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Janet van Hell Pennsylvania State University

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Janet van Hell (PhD, University of Amsterdam) is Professor of Psychology and Linguistics and Co-Director of the Center for Language Science at the Pennsylvania State University. She is interested in the neural and cognitive mechanisms underlying language processing in monolingual and bilingual children and adults, including creative language use.

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Gül E. Okudan Kremer Iowa State University of Science and Technology

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Gül E. Kremer received her PhD from the Department of Engineering Management and Systems Engineering of Missouri University of Science & Technology. Her research interests include multi-criteria decision analysis methods applied to improvement of products and systems. She is a senior member of IIE, a fellow of ASME, a former Fulbright scholar and NRC Faculty Fellow. Her recent research focus includes sustainable product design and enhancing creativity in engineering design settings.

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Zahed Siddique University of Oklahoma

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Zahed Siddique is a Professor of Mechanical Engineering at the School of Aerospace and Mechanical Engineering of University of Oklahoma. His research interest include product family design, advanced material and engineering education. He is interested in motivation of engineering students, peer-to-peer learning, flat learning environments, technology assisted engineering education and experiential learning. He is the coordinator of the industry sponsored capstone from at his school and is the advisor of OU's FSAE team.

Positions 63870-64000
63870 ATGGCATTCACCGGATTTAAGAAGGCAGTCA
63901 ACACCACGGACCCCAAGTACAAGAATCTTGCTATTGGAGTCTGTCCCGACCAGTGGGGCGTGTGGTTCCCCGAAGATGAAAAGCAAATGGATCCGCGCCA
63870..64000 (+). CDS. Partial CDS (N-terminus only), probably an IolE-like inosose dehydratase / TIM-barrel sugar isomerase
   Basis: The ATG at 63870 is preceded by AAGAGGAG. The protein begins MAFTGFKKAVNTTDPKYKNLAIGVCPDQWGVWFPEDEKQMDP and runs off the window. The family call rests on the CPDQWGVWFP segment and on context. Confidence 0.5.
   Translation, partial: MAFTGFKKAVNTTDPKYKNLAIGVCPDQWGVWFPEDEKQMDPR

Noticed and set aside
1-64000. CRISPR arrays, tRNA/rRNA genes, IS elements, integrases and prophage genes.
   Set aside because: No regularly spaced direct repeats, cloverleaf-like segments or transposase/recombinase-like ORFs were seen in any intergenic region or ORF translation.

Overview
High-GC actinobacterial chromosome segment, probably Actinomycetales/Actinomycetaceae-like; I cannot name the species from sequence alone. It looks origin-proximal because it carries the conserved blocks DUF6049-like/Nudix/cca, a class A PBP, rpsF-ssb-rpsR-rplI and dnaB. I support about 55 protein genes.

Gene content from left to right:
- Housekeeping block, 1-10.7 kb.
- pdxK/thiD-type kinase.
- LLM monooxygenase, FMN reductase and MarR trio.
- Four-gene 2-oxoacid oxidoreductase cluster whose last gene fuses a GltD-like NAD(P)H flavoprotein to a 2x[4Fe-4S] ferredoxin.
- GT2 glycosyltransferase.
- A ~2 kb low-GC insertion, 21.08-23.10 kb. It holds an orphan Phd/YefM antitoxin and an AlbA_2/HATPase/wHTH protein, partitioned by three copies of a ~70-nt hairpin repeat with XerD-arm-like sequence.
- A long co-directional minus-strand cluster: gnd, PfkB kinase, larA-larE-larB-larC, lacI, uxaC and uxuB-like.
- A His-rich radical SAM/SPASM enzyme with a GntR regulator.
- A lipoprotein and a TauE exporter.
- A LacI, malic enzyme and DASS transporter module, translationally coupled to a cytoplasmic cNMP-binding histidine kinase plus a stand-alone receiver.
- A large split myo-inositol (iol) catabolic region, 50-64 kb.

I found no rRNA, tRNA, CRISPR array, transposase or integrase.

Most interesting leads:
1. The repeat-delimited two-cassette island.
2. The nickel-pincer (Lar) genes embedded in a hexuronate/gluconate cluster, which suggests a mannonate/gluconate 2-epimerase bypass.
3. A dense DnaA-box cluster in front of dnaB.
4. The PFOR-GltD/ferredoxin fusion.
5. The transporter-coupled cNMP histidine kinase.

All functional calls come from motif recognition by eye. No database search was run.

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Abstract

Creativity is the driver of innovation in engineering. Hence, assessing the effectiveness of a curriculum, a method, or a technique in enhancing the creativity of engineering students is no doubt important. In this paper, the process involved in quantifying creativity when measured through the alternative uses task (AUT) is explained in detail. The AUT is a commonly used test for divergent thinking ability, which is a main aspect of creativity. Although it is commonly used, the processes used to score this task are far from standardized and tend to differ across studies. In this paper, we introduce these problems and move towards a standardized process by providing a detailed account of our quantification process. This quantification process takes into consideration four commonly used dimensions of creativity: originality, flexibility, fluency, and elaboration. AUT data from a preliminary case study were used to illustrate how the AUT and the quantification process can be used. The study was performed to understand the effect of the stereotype threat on the creativity of 25 female engineering students. The results indicate that after the stereotype threat intervention, participants generated more diverse and original ideas.

Alhashim, A. G., & Marshall, M., & Hartog, T., & Jonczyk, R., & Dickson, D., & van Hell, J., & Okudan Kremer, G. E., & Siddique, Z. (2020, June), Work in Progress: Assessing Creativity of Alternative Uses Task Responses: A Detailed Procedure Paper presented at 2020 ASEE Virtual Annual Conference Content Access, Virtual On line . 10.18260/1-2--35612